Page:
But before it becomes a standard part of science in this way, philosophy must itself undergo a revolution. According to aim-oriented empiricism, the proper way to assess metaphysical theories about the nature of the universe is in terms of their fruitfulness for science. This is not the way philosophers assess such theories at present.

A second implication of adopting the new conception of science is that fundamental problems in the philosophy of science, unsolved for centuries, become readily resolved. Take, for example, Hume's notorious problem of induction - the problem of how

scientific theories can be verified, or at least selected, on the basis of evidence. As we have in effect seen, this cannot be solved within the framework of standard empiricism. Either there are infinitely many rival theories all equally successful empirically; or, if simplicity

considerations are invoked to rule out the infinitely many complex, ad hoc theories, standard empiricism is violated. But accept aim-oriented empiricism, and the problem all but

disappears. Metaphysical theses at levels 10 to 3 are accepted as a part of knowledge, either because in accepting such theses we have nothing to lose, or because the theses accepted appear to promote the growth of empirical knowledge better than any rival. Testable theories at level 2 are accepted because they accord the best with (1) the evidence, and (2) the best available theses at levels 3, 4 and above.6


problem of why preference should persistently be given to simple theories in science. Long-standing attempts to solve this problem within the framework of standard empiricism have all failed.7 Even Einstein acknowledged that he was baffled by the problem.8 The main

difficulty is that whether a theory is simple or complex seems to depend on how the theory is formulated. A simple theory can always be made grotesquely complicated by a change of formulation, and vice versa. But granted aim-oriented empiricism, the problem is readily solved. What matters is the extent to which the totality of fundamental physical theory exemplifies physicalism. The more nearly it is a precise version of physicalism, the simpler, that is the more unified, the corresponding body of theory is. What matters here is that which all of fundamental physical theory asserts about the world exemplifies physicalism.

Formulation is, in the first instance at least, irrelevant; it is content that matters. Note that standard empiricism cannot avail itself of this solution to the problem of simplicity, since to do so involves acknowledging that physicalism is a part of scientific knowledge, which contradicts the basic idea of standard empiricism.9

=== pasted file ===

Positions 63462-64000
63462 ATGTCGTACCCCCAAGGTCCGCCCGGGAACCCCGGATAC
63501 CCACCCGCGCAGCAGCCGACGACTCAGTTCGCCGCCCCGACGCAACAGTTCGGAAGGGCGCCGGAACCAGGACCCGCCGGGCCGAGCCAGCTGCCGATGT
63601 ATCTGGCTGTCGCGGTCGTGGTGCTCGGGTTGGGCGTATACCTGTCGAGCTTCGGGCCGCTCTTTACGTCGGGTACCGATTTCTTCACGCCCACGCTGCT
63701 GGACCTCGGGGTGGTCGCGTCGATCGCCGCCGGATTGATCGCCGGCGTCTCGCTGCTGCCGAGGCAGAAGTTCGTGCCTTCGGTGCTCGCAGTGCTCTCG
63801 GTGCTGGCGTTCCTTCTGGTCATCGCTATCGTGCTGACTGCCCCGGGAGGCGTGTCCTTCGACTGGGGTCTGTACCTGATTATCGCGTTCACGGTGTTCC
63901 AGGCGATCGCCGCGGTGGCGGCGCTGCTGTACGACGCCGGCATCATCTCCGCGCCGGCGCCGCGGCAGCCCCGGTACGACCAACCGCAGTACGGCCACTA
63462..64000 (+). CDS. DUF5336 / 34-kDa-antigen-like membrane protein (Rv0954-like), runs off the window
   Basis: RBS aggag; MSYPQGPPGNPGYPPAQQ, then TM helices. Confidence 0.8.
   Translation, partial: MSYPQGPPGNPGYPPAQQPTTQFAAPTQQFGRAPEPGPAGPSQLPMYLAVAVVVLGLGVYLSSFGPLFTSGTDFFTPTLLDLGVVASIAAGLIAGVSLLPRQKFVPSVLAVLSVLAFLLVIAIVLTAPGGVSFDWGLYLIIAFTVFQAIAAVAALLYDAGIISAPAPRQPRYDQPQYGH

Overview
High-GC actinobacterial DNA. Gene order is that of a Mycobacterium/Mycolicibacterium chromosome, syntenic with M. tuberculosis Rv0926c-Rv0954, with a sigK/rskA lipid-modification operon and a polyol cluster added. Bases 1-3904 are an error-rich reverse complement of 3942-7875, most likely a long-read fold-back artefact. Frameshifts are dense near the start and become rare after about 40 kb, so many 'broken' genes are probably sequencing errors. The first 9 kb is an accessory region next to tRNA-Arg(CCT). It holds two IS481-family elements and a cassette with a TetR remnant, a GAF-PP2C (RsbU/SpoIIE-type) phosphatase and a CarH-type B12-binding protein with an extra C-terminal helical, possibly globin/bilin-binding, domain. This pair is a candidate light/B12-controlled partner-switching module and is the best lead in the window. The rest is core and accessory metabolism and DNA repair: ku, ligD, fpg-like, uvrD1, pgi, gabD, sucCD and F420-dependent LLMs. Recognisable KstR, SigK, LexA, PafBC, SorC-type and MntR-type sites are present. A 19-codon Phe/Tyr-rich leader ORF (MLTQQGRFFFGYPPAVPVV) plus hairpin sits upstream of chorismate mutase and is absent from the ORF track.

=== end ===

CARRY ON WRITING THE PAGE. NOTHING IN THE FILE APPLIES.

A third implication of adopting the new conception of science is that science acquires a rational, if fallible and non-mechanical method for the discovery of fundamental new

theories. Viewed from the perspective of standard empiricism, is has always been somewhat of a mystery as to how physicists have been able to dream up radically new theories, such as relativity theory, quantum theory or quantum field theory, that contradict predecessor theories and subsequently turn out to achieve extraordinary empirical success. Given aim-oriented empiricism, much of the mystery is dispelled. In order to discover radically new theories physicists must seek

to modify existing level 3 ideas so that they accord better with physicalism, at the same time making these ideas more precise until they become new testable theories. Something of this process can be discerned in Einstein's development of special and general relativity.10 A fourth implication of adopting the new conception of science is that there is a change in the whole conception of scientific method. Instead of theories being assessed impartially with respect to evidence, they are assessed with respect to two considerations: (1) evidence, and (2) compatibility with the thesis that the universe is physically comprehensible. As we pursue the problematic aim of discovering in what precise way the universe is comprehensible, our knowledge and understanding improve; our aim improves, and with it the methods we employ to assess theories. There is positive feedback, as I have already indicated, between improving knowledge and improving knowledge-about-how-to-improve-knowledge. Science adapts its nature to what it finds out about the nature of the universe - a vital feature of scientific method which helps explain the explosive growth of scientific knowledge. This new conception of scientific method has far reaching implications for rationality in general. For it is not just science that has problematic aims; our aims in life, whether individual, institutional or social, are problematic. Above all, the aim of creating a better world is inherently and profoundly problematic. In these diverse fields, too, we need to put a generalized version of the progress-achieving methods of science into practice, designed to help us improve aims and methods as we proceed, as we live.11